Innovation is a global public good: regardless of who invests heavily in bringing about scientific advances or innovations, the results often diffuse well beyond borders to enrich other countries. In the same spirit, the national innovation policies of different countries – whose innovators and firms often compete against one another – have largely positive effects. 

Creating sound innovation systems: no magic formula

When it comes to creating effective innovation systems there is no “silver bullet” solution. Establishing innovation systems with solid innovation inputs, sophisticated markets, a thriving business sector and robust linkages among innovation actors is a complex process.

And the question of how to create self-perpetuating, organic innovation systems is an enduring dilemma for governments. On the one hand, it is now accepted that governments have an important role to play in generating innovation. But on the other hand, if they overreach, they may inhibit the emergence of self-sustaining organic innovation ecosystems.

Providing enough space for entrepreneurship and innovation, the right incentives and a certain “freedom to operate” that challenges the status quo are also part of the equation. Finding the right policy balance has never been more challenging.

Preserving the momentum in Sub-Saharan Africa

For several years, the GII rankings have tracked the positive innovation performance of countries within Sub-Saharan Africa, which since 2012 has laid claim to more innovation achievers than any other region. Kenya, Madagascar, Malawi, Mozambique, Rwanda and Uganda – often oil-importing countries – are performing better than their level of development would predict. But this trend is not uniform across the region, nor is there any guarantee that it will continue. If the predicted economic slowdown in Africa occurs, African economies will need to redouble their efforts to maintain the current innovation momentum and reduce their reliance on oil and commodity revenues.

Latin America’s untapped potential

Latin America’s has significant innovation potential, but the GII analysis suggests little progress has been made in realizing it. In the GII 2016, Chile, Colombia, Costa Rica, Mexico and Uruguay are the top-ranking countries in the region, but no country or economy in Latin America has been identified as an innovation achiever. Although the innovation agenda remains an important priority, the region has been engulfed by considerable economic turbulence. In this context, it will be very important for these economies to overcome short-term political and economic constraints and to hold fast to their longer-term innovation commitments and results. Greater regional cooperation in the areas of R&D and innovation may help in this process.

North America

Ranked fourth in the GII 2016, the United States remains one of the world’s most innovative countries. It shows strengths in the presence of firms conducting global R&D, software spending and the state of its innovation clusters. Canada, in 15th place, rates highly for the ease of starting a business and online creativity. While both countries score well for the sophistication of their financial markets (including venture capital) and the caliber of their universities and scientific publications, they each show scope to improve economy-wide investment and productivity, which are crucial to future growth.

Central and Southern Asia

Six of the ten economies within this region have moved into the top 100 in 2016. India, ranked 66, maintains its top position among them. India scores highly for the quality of its universities, scientific publications and R&D, along with market sophistication and ICT service exports, for which it ranks first in the world. Kazakhstan, at number 75, is second in the region, followed by the Islamic Republic of Iran (78), Tajikistan (86), Sri Lanka (91) and Bhutan (96).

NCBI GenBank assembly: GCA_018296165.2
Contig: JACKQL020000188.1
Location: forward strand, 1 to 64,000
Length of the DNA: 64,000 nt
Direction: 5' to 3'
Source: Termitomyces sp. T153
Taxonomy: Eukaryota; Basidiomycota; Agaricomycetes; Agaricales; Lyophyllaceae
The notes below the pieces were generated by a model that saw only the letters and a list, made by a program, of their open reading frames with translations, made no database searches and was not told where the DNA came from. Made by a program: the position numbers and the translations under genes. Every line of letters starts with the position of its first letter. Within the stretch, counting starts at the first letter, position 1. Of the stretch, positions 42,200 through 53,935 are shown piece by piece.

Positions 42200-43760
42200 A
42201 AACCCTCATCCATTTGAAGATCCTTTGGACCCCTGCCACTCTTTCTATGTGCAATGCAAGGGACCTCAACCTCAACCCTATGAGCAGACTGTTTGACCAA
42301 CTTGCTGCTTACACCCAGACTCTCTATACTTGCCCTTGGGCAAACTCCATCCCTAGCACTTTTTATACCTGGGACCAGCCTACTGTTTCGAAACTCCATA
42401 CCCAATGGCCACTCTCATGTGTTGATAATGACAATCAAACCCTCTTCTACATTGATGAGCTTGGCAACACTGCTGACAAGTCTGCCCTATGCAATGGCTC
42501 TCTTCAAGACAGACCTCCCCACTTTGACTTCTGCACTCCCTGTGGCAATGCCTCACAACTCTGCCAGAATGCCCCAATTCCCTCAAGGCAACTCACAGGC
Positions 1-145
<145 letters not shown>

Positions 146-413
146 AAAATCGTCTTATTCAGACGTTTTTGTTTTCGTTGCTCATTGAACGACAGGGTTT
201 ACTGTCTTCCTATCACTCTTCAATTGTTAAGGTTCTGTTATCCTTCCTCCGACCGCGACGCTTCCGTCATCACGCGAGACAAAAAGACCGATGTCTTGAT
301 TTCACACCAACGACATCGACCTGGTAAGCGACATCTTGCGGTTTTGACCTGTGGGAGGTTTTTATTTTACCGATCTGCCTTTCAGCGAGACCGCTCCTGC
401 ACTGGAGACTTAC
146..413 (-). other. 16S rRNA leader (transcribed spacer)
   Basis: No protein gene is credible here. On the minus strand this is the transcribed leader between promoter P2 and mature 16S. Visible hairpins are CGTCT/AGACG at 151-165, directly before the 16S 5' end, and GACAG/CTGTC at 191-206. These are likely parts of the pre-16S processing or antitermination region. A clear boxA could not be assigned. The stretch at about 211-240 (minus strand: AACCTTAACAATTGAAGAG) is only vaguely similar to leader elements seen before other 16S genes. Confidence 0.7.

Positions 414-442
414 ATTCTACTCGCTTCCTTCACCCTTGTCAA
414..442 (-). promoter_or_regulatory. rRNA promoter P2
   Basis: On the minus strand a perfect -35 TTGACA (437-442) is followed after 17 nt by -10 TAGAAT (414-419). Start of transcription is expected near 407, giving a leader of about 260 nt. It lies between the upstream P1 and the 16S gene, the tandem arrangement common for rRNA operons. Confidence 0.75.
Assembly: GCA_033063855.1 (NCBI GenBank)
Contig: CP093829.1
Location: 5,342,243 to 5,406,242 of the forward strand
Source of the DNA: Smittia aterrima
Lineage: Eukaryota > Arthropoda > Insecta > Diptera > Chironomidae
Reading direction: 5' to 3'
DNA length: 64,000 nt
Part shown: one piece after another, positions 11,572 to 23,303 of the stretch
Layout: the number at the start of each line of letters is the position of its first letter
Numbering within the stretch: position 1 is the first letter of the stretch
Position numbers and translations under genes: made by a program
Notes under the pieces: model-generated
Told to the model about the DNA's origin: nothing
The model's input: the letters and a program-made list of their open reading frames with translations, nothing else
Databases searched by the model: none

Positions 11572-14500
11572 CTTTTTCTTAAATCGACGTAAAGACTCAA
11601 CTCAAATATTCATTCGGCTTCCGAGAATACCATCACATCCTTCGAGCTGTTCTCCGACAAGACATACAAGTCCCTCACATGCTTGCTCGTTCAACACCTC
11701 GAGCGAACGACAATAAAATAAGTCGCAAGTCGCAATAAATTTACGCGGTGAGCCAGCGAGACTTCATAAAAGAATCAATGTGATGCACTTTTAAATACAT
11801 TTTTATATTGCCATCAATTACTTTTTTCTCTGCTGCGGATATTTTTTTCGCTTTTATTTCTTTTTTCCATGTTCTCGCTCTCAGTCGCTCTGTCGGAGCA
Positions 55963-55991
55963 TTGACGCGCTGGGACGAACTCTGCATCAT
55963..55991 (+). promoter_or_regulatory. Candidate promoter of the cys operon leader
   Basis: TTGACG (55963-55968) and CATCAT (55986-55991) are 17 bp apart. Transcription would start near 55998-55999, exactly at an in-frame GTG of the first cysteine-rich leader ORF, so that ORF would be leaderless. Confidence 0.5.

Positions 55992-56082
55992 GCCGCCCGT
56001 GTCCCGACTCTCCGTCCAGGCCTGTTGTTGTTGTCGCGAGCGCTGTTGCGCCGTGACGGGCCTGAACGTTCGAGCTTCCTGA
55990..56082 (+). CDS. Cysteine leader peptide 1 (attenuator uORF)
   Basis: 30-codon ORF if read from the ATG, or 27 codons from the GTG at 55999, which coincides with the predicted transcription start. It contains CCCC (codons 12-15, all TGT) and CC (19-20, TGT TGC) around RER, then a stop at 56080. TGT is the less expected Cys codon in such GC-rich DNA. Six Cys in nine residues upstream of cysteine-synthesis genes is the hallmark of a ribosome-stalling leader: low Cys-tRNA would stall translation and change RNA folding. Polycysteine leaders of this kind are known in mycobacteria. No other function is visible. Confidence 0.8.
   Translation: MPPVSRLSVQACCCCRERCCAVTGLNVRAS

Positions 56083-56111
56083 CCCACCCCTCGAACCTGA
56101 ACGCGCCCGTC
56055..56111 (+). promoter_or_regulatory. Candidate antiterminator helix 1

Northern Africa and Western Asia

Among the top five in the region are two of the six economies in the Gulf Cooperation Council (GCC), the United Arab Emirates (ranked 41) and Saudi Arabia (49). This reflects the fact that many GCC countries are diversifying their economies away from oil production to more innovation-driven sources of growth.

Israel (21) and Cyprus (31) achieve the top two spots in the region for the fourth consecutive year.

South East Asia, East Asia and Oceania

All 14 economies within the region figure in the world’s top 100 in the GII 2016. The top seven of these – Singapore (ranked 6), the Republic of Korea (11), Hong Kong (China) (14), Japan (16), New Zealand (17), Australia (19) and China (25) – are ranked among the top 25 economies. The region’s strongest average performances are in the pupil–teacher ratio and in productivity growth. However, the results indicate scope to improve R&D financed by foreign firms, ICT services exports and imports, and IP receipts.


Fifteen of the top 25 economies in the GII 2016 come from Europe, including the top three – Switzerland, Sweden and the United Kingdom.

Europe benefits from comparatively strong institutions and well-developed infrastructure, but could improve business sophistication and knowledge and technology outputs. Europe does particularly well in environmental performance, ICT access and school life expectancy.

Quality is key

The GII offers a holistic approach to assessing innovation performance. It moves away from purely quantitative measures to look at the quality of innovation. Quality is a hallmark of innovation leaders such as Germany, Japan, the United Kingdom and the United States.

UN Secretary General Ban Ki-Moon has called the GII a “unique tool for refining innovation policies … for providing an accurate picture of the role of science, technology and innovation in sustainable development.” The lessons from the GII 2016 will help policymakers and business leaders improve innovation quality around the world.